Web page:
+1 - 888-34-DREAM

It’s All in the Presentation: Why Your Resume is Better than You Think

}

November 30, 2019

o
l

Josh Jones

Amongst history buffs, like myself, there’s a famous story about the Declaration of Independence.  Basically, it was a long, hot summer in Philadelphia, and Congress deputized a committee to write the Declaration.  Everybody on the Committee figured it’d be some dry legal document stating the facts and the Congressional response.  One member of the Committee asked the others to let him handle the first draft; thinking they were ridding themselves of an unpleasant clerical task, they readily agreed.  That committee member, Thomas Jefferson, created a literary masterpiece. The instant John Adams and the other committee members read Jefferson’s draft, they knew that they had missed an opportunity for immortality because they hadn’t seen the potential in this otherwise routine task.

    I want you to review your resume like Thomas Jefferson would: what have you done that’s really far more impressive than it seems?  Everybody got good grades, but how many people did it with a learning disability? Everybody worked at an i-bank or a consultancy, but how many people achieved X?  What’s hiding in your resume that deserves more attention?

    Don’t get me wrong: you don’t need to upsell them on your college or your employer.  You don’t even need to upsell them on your achievements; it’s all about you and what you learned.  Heck, Newton figured out gravity from an apple and a tree (I know that’s not quite true, but literary exaggeration is fine!)  You might have done things that seem fairly ordinary, but what did you learn from those things – that’s what matters.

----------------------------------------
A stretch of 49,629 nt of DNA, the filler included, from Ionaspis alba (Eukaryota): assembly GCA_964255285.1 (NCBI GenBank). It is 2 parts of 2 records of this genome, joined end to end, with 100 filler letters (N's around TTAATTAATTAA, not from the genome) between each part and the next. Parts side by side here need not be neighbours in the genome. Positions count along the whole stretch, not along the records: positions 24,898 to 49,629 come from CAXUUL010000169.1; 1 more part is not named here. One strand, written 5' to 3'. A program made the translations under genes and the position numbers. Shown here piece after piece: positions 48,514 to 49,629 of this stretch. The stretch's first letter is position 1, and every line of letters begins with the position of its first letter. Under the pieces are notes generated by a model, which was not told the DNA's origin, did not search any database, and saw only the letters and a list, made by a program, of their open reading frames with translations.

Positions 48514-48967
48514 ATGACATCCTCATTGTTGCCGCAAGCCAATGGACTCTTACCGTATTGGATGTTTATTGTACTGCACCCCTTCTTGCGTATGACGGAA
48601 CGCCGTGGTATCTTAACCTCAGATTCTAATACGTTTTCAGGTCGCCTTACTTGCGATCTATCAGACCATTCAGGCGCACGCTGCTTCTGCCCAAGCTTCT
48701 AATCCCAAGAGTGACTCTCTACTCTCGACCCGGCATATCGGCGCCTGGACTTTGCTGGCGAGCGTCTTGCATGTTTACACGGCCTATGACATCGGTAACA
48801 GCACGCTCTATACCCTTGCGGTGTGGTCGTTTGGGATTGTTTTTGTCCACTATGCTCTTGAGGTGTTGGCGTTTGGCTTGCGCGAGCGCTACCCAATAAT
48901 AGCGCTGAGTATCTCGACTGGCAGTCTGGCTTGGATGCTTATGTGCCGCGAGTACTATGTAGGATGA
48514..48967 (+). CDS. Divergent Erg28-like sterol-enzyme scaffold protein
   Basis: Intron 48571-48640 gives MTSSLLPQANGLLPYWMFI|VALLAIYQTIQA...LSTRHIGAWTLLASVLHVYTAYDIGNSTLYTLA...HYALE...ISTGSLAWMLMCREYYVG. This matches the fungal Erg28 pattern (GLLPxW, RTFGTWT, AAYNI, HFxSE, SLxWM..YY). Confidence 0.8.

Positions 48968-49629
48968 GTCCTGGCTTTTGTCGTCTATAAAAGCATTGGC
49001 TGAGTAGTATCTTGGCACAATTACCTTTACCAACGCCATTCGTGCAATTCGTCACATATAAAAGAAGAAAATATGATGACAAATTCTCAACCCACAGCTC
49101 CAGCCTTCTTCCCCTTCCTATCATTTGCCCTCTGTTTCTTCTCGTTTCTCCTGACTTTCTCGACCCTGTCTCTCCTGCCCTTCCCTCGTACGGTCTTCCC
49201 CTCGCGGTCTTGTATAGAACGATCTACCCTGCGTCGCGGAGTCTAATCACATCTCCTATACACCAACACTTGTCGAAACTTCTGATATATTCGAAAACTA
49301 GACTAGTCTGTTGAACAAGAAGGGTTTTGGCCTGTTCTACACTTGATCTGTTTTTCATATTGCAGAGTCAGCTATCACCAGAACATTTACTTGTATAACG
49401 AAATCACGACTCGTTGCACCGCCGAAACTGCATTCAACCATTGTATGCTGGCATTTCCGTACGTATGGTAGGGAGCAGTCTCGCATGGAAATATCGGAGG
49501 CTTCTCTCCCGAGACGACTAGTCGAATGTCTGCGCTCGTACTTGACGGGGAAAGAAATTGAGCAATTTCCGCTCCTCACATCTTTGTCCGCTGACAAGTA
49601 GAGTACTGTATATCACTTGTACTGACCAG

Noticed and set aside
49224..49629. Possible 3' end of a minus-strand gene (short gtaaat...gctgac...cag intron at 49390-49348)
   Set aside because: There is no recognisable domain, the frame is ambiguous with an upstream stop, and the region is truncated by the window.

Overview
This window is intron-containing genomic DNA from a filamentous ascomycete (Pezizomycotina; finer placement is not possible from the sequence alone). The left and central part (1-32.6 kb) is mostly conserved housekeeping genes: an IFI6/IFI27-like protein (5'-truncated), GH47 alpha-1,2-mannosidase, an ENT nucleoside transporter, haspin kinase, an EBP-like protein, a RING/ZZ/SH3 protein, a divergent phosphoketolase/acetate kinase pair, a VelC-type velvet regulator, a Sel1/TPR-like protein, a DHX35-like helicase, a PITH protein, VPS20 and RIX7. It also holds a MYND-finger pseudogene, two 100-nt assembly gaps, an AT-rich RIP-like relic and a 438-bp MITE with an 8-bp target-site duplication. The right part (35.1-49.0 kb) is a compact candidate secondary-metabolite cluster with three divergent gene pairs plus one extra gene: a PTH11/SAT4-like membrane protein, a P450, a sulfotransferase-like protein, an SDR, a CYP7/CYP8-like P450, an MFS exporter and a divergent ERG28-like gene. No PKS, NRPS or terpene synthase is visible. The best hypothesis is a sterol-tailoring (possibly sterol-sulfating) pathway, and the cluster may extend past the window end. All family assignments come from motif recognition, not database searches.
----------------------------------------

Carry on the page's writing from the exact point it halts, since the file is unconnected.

You might have the most extraordinary insights from the most ordinary of things.  Heck, Steve Jobs always claimed that studying fonts was key to Apple – fonts? Could anything be more boring, and yet…

    That’s how I want you to approach your resume; I want you to think about how you demonstrated something more significant or learned something more profound than the plain facts of your resume imply.

    I’ll be honest: I don’t care that you increased sales 11% because you might have been lucky; heck, your colleague may have boosted sales by 12% — the facts aren’t that interesting or persuasive.  But maybe you learned that you had to focus on your customers’ needs, that you had to worry about THEM before you could take care of YOU and, thus, you implemented Z policy. And now you’ve seen how that focus on others could help your business solve Problem Q, which had nothing to do with sales.  And so on and so on.

    As you build out from one small story to an insight to another insight, you reveal more and more about yourself, and your story becomes more and more interesting.  I remember one of the most interesting speeches I ever heard was a recipe – literally, he told the audience how to make a mint julep, but that wasn’t really the topic of his speech.  In fact, he was talking about his own yearnings, his own love of beauty, grace, and simplicity, and – rather than tell us he valued those ideals – he showed us, through his meticulous language and presentation.  

    So it’s not the “facts”; it’s your insight, your presentation that matters.  You can be a very boring astronaut or a very inspiring janitor (Good Will Hunting, anybody?)– which one do you think is going to get in?

0 Comments

Submit a Comment